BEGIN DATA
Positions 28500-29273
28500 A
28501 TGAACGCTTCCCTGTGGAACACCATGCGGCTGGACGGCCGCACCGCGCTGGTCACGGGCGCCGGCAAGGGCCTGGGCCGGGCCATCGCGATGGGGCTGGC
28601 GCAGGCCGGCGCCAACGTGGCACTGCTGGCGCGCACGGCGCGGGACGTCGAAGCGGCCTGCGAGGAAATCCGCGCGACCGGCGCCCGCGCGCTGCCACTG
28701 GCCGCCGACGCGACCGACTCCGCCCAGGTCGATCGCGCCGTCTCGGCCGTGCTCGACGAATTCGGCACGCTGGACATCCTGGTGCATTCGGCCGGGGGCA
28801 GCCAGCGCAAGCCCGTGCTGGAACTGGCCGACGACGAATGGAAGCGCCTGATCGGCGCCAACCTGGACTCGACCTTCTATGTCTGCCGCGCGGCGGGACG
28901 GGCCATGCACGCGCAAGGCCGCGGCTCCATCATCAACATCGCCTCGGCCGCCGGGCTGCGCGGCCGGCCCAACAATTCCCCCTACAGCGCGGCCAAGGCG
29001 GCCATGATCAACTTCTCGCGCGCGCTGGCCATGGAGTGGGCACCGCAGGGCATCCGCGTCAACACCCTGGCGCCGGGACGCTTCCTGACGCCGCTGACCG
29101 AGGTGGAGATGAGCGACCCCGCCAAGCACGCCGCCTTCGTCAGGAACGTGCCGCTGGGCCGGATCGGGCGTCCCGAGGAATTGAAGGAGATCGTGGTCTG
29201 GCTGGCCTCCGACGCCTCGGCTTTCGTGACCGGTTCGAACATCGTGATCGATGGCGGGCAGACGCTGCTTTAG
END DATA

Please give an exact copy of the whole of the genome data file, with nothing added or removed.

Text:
Positions 28500-29273
28500 A
28501 TGAACGCTTCCCTGTGGAACACCATGCGGCTGGACGGCCGCACCGCGCTGGTCACGGGCGCCGGCAAGGGCCTGGGCCGGGCCATCGCGATGGGGCTGGC
28601 GCAGGCCGGCGCCAACGTGGCACTGCTGGCGCGCACGGCGCGGGACGTCGAAGCGGCCTGCGAGGAAATCCGCGCGACCGGCGCCCGCGCGCTGCCACTG
28701 GCCGCCGACGCGACCGACTCCGCCCAGGTCGATCGCGCCGTCTCGGCCGTGCTCGACGAATTCGGCACGCTGGACATCCTGGTGCATTCGGCCGGGGGCA
28801 GCCAGCGCAAGCCCGTGCTGGAACTGGCCGACGACGAATGGAAGCGCCTGATCGGCGCCAACCTGGACTCGACCTTCTATGTCTGCCGCGCGGCGGGACG
28901 GGCCATGCACGCGCAAGGCCGCGGCTCCATCATCAACATCGCCTCGGCCGCCGGGCTGCGCGGCCGGCCCAACAATTCCCCCTACAGCGCGGCCAAGGCG
29001 GCCATGATCAACTTCTCGCGCGCGCTGGCCATGGAGTGGGCACCGCAGGGCATCCGCGTCAACACCCTGGCGCCGGGACGCTTCCTGACGCCGCTGACCG
29101 AGGTGGAGATGAGCGACCCCGCCAAGCACGCCGCCTTCGTCAGGAACGTGCCGCTGGGCCGGATCGGGCGTCCCGAGGAATTGAAGGAGATCGTGGTCTG
29201 GCTGGCCTCCGACGCCTCGGCTTTCGTGACCGGTTCGAACATCGTGATCGATGGCGGGCAGACGCTGCTTTAG